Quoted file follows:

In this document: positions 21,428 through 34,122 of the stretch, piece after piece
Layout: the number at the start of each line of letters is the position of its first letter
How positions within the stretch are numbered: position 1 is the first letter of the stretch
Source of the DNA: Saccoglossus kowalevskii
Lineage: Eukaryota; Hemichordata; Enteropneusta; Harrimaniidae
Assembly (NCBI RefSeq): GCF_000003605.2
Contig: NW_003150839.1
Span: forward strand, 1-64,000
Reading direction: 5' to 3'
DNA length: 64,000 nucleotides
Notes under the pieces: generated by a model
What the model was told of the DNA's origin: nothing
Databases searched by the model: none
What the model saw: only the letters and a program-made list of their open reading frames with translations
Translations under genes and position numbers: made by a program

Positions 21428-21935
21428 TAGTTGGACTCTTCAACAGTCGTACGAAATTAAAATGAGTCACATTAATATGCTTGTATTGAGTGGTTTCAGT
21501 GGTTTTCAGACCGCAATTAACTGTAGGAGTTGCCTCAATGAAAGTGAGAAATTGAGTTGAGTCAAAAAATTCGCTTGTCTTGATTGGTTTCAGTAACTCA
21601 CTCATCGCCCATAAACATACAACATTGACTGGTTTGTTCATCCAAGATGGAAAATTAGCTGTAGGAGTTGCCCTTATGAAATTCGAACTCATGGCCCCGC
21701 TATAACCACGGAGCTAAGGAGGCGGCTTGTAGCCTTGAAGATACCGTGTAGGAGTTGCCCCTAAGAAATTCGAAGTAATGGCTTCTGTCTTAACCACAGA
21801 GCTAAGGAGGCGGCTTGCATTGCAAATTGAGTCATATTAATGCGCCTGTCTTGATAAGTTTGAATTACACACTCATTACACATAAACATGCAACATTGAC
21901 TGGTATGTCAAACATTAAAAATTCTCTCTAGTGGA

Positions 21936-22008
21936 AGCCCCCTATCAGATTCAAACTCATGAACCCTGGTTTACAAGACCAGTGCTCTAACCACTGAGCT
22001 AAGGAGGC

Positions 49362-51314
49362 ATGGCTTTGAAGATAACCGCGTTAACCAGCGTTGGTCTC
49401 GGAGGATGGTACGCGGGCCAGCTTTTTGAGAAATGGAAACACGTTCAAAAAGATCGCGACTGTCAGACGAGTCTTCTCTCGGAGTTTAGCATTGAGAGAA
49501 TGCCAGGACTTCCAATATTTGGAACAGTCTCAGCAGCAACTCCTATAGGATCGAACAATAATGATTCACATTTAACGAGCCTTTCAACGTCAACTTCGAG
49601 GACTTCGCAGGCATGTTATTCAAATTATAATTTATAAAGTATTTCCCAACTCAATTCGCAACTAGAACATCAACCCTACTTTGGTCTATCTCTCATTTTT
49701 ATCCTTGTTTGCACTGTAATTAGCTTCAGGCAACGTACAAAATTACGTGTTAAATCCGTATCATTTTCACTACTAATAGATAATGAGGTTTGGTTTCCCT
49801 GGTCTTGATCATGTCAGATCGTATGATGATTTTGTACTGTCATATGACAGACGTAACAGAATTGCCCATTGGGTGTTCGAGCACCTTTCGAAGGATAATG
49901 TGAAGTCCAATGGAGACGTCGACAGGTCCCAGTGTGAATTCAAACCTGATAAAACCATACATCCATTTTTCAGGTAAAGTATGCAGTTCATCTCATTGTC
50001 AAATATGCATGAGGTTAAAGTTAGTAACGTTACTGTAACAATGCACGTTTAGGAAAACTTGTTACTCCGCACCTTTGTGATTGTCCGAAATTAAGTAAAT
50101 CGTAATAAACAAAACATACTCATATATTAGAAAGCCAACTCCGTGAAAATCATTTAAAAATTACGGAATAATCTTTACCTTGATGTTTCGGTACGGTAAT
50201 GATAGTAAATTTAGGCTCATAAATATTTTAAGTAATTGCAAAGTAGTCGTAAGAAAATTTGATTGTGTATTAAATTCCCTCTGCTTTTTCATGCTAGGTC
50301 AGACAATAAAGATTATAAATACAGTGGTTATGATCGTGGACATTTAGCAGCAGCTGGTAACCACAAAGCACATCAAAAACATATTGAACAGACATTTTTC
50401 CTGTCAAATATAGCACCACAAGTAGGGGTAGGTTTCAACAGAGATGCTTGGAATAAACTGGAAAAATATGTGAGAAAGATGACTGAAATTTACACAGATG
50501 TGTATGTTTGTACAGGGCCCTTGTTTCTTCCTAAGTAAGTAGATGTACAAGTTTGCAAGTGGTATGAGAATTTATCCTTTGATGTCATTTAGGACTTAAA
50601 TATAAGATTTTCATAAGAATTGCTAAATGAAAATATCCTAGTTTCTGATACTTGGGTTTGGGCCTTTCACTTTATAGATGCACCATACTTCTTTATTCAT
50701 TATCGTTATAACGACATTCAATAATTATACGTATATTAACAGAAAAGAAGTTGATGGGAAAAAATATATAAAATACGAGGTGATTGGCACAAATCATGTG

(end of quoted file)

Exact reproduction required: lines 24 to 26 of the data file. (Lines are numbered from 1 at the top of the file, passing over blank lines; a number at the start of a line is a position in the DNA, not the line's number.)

21936 AGCCCCCTATCAGATTCAAACTCATGAACCCTGGTTTACAAGACCAGTGCTCTAACCACTGAGCT
22001 AAGGAGGC

Positions 49362-51314